Mexico celebrates Independence Day with fireworks, speeches, and flags, but most importantly food. Several dishes are iconic during the Independence Day season, so much so that they are often considered to be national culinary treasures, patriotic in their own right. Two of those iconic dishes are pozole and chiles en nogada.
Both dishes have interesting histories behind them, but chiles en nogada has a particular connection to the holiday. Two stories are told of its creation. The first legend is that nuns from Puebla’s Santa Monica convent decided to make a special dish to honor military hero Agustín de Iturbide and his Trigarante army after Iturbide signed the Cordoba Agreements, which led to Mexico’s independence from Spain. Using ingredients that were in season, in particular, the fresh walnuts in this part of the country, the nuns steamed, peeled, and cleaned poblano peppers. They stuffed the peppers with a mixture of ground meat, herbs, spices, seasonal fruits like apples, and nuts. Then the peppers were breaded and fried and covered in a creamy walnut and cheese sauce. Once sprinkled with ruby red pomegranate seeds and parsley, the final product had all the colors of the red, white and green Trigarante flag.
The dish’s other founding legend is that the girlfriends of three returning soldiers wanted to make their beaus a special dish for their return that would again, include the colors of the Trigarante flag. So the three women prayed to the Virgin of the Rosary and Saint Paschal Baylón for inspiration and chiles en nogada was the result.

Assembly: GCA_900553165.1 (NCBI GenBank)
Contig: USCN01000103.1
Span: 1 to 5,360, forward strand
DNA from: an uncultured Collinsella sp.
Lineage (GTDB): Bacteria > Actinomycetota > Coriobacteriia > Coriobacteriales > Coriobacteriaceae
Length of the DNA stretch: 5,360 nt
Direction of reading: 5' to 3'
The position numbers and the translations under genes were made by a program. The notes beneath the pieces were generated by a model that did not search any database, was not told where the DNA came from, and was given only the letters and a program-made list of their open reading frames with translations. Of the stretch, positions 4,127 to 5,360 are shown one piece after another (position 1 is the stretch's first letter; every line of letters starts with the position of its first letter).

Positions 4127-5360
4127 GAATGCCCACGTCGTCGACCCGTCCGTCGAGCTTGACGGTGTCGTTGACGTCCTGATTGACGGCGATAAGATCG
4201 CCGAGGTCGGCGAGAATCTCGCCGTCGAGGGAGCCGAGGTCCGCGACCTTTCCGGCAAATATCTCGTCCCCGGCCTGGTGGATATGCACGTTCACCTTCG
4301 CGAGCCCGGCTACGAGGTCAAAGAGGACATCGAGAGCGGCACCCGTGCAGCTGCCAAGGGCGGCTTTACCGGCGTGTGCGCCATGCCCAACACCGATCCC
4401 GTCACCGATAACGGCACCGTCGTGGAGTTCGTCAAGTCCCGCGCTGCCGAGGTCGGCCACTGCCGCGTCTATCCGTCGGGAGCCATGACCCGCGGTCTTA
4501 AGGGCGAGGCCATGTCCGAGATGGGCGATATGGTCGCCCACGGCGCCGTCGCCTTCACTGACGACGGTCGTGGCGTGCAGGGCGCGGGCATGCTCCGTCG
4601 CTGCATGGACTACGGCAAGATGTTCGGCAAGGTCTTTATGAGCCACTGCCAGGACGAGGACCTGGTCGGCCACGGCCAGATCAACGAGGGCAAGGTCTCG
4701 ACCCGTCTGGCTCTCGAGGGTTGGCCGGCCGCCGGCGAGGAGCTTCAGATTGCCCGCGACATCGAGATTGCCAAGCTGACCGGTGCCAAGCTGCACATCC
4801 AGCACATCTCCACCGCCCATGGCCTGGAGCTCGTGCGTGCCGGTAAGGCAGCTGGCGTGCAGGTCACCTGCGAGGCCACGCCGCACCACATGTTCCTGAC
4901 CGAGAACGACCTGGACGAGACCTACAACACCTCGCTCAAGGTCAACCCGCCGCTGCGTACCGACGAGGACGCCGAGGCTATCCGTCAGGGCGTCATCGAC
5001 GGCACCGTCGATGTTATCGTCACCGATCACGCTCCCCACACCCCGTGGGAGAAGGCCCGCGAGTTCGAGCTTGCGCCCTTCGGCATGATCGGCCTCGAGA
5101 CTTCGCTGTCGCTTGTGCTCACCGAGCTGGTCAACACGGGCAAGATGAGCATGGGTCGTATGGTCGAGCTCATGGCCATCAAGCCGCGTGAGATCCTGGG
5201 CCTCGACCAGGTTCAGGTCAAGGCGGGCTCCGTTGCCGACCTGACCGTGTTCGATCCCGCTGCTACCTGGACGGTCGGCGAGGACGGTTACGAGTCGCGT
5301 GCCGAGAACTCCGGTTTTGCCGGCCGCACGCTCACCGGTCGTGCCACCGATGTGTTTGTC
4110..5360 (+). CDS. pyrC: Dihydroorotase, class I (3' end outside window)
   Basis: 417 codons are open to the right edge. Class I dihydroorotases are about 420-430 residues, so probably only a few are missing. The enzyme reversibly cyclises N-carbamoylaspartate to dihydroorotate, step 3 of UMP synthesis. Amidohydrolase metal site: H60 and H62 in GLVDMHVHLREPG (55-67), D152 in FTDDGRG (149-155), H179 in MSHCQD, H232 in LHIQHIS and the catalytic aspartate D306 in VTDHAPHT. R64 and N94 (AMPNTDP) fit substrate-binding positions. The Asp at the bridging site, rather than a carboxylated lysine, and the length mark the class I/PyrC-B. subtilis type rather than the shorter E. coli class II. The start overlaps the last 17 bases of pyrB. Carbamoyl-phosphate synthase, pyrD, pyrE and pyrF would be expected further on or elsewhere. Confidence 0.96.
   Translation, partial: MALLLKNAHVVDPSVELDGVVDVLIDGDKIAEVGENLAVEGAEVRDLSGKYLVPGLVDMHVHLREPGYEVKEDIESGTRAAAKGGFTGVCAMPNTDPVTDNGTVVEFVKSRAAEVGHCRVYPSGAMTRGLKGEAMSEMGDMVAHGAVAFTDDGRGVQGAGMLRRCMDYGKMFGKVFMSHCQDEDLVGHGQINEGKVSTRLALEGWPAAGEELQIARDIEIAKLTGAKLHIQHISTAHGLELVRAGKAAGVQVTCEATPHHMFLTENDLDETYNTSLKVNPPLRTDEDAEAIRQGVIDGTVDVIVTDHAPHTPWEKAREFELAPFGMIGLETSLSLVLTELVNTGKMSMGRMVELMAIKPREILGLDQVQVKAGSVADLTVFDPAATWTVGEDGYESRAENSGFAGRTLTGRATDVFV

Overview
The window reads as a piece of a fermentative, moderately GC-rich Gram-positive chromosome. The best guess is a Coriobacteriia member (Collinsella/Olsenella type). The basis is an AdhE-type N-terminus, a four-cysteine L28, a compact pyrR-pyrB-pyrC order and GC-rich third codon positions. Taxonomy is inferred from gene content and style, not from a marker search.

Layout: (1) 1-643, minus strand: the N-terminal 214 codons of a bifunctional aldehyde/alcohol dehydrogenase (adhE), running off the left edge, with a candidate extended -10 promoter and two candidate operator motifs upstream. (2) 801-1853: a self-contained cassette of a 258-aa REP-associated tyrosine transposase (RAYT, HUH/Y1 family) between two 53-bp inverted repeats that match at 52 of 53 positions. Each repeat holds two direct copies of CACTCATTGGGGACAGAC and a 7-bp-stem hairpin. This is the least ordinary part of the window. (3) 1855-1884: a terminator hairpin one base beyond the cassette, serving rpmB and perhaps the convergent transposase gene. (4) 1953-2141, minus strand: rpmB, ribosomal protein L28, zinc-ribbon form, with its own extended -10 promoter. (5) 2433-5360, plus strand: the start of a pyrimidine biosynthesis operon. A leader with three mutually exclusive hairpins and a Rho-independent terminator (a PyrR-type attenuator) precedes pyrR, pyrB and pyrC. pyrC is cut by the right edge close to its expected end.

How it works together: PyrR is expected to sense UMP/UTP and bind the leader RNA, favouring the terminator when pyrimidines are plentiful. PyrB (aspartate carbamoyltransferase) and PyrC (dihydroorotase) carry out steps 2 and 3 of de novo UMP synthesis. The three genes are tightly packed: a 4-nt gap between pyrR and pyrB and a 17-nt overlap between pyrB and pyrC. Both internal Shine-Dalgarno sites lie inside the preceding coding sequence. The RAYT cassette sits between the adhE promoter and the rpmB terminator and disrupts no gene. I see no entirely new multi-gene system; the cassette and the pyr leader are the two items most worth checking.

Pozole dates back to a more ancient time in Mexico’s history. Some historians believe that this famous national dish — with dozens of varieties across the nation — was a specialty among the Mexica people, served to rulers like Moctezuma for special occasions. Spanish historian Bernardino de Sahagún recorded that this special stew was originally served with human flesh, the right thigh to be exact, and if he is to be believed, it was likely a ritual meant to absorb the power of the warrior king’s enemies. Nuño Beltrán de Guzmán, a Spanish conquistador also reported being served a similar dish with human flesh in it when he arrived in the city of Tonalá, Jalisco.
Over the years the dish has evolved into regional versions whose base can be ground pumpkin seed paste (pepián), pasilla or guajillo chile paste, and ground corn paste. All versions generally include hominy (nixtamal), shredded pork or chicken, as well as garlic and onion. The toppings added to pozole are endless — crunchy pork crackling, sliced radishes, cilantro, and lime jut to name a few. Both dishes are an integral part of the patriotic festivities and can be found gracing the tables of home cooks and high-end restaurants across Mexico throughout the month of September.